Law & Order (1990–2010)
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A former prisoner exonerated on murder charges kills another man. He claims he wouldn't have done it if he wasn't wrongfully imprisoned in the first place, so prosecutors must prove that he had a prior history of criminal behavior.



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Airs Wed. Dec. 20, 1:04 AM on TNT


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Episode cast overview, first billed only:
John Michael Bolger ...
Judge Janice Goldberg
David Little ...


Vendetta Detectives Lennie Briscoe and Ed Green investigate the death of Brendan Donner, a New York City baseball fan who went after a still-in-play foul ball during a crucial game. He's been hounded by irate fans ever since and it even led to the break up of his marriage. Someone broke a liquor over his head in a bar and fingerprints lead them to Walter Grimes, someone who was released from from prison just three months ago. Grimes had been released after 20 years in prison when DNA exonerated from the crime for which he had been convicted. There's little doubt that he committed the crime but his defense lawyer Rodney Fallon argues that it was his lengthy incarceration, for a crime he did not commit that conditioned him to be violent. McCoy tells the detectives to look into Grimes past for any criminal activity and they start with the crime for which he spent 20 years in jail. Written by garykmcd

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Release Date:

21 April 2004 (USA)  »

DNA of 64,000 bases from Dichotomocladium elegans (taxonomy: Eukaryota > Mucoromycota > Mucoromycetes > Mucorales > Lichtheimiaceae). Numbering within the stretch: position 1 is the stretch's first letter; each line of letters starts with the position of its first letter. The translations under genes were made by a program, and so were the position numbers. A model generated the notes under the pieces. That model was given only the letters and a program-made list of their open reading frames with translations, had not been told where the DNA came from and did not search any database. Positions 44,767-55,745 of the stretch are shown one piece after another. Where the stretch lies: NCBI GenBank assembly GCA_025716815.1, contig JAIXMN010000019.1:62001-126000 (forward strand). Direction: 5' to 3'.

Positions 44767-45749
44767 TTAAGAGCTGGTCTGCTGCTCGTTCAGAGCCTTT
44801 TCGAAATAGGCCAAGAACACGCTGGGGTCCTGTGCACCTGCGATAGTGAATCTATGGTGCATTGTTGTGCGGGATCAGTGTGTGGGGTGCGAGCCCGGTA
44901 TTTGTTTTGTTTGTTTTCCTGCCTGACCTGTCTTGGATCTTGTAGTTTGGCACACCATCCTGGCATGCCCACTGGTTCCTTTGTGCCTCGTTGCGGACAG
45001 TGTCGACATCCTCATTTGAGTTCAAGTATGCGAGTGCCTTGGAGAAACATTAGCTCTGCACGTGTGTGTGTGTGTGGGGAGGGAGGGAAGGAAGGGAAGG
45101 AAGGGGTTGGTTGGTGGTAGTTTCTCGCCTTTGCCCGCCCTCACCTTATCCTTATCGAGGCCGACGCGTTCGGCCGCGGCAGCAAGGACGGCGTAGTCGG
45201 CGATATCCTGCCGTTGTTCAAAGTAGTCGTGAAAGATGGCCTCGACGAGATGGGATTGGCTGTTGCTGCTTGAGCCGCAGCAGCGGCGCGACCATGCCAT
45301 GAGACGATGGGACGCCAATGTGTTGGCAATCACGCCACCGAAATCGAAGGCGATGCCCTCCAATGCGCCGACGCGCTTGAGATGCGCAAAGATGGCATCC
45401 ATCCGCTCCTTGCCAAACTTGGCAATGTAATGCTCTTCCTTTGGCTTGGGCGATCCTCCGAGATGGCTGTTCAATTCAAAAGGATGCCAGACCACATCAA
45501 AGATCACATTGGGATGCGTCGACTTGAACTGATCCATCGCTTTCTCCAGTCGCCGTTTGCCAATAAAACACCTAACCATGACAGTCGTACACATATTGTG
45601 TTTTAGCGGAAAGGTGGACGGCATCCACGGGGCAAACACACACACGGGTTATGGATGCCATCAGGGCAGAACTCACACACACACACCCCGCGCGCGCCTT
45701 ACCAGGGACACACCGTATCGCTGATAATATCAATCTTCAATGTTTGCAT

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Aspect Ratio:

1.78 : 1
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Did You Know?


The murder victim is based on notorious Chicago Cubs fan Steve Bartman. Bartman was vilified by many people after he interfered with Cubs outfielder Moises Alou, who was trying to catch a foul ball in game six of the 2003 National League Championship Series. The Cubs were winning the game at the time, but eventually lost. Many Cubs fans blame Bartman's actions for the Cubs losing the game and not reaching the World Series. See more »


After the defendant is arrested for the bar murder after holding the woman hostage, it is observed he was remanded with no problem. Later at a bail hearing for another murder, this is completely overlooked as if he were eligible for bail, and he is not wearing inmate clothing. See more »


Detective Adams: We got an anonymous tip about the Testa case. Judge signed the search warrant.
Ed Green: Off an anonymous tip?
Detective Adams: Back in '84, we had a couple political appointees, they let us take a few more procedural shortcuts than they do now.
Detective Lennie Briscoe: Ah, the Regan years.
See more »


References Mister Magoo (1960) See more »

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User Reviews

I had to make it right. I had to balance the scales.
8 December 2017 | by See all my reviews

At a local bar, a man smashed a liquor bottle over a customer, killing him as a result. The killer wasn't a regular in the pub, so no one recognized him. Indeed the victim was well-known in the Big Apple for having caught a foul ball in a Yankee game that cost the team an entire season. Detectives started looking on Yankee fans: some had even set up a website against him. Forensics needed some time to examine the fingerprints; at the end the prints were in the system, matching to an inmate (David Warshofsky) who had just been released after twenty years in prison. He had no reason to kill the man: it had just been a reaction for having spent jail time for a murder he didn't commit (thanks to new technology there were proofs he was innocent). At the time, all was made up by a detectives (former partner of Green) who has held a grudge against him since the inmate boyhood. McCoy decided to prosecute the killer for another juvenile crime, trying to prove his criminal behavior.

This episode showed us a detective acting as a vigilante in order to make peace with himself. Anyway in the past when the DNA tests were not so accurate, this situation occurred frequently and abuse of power was easier than now.

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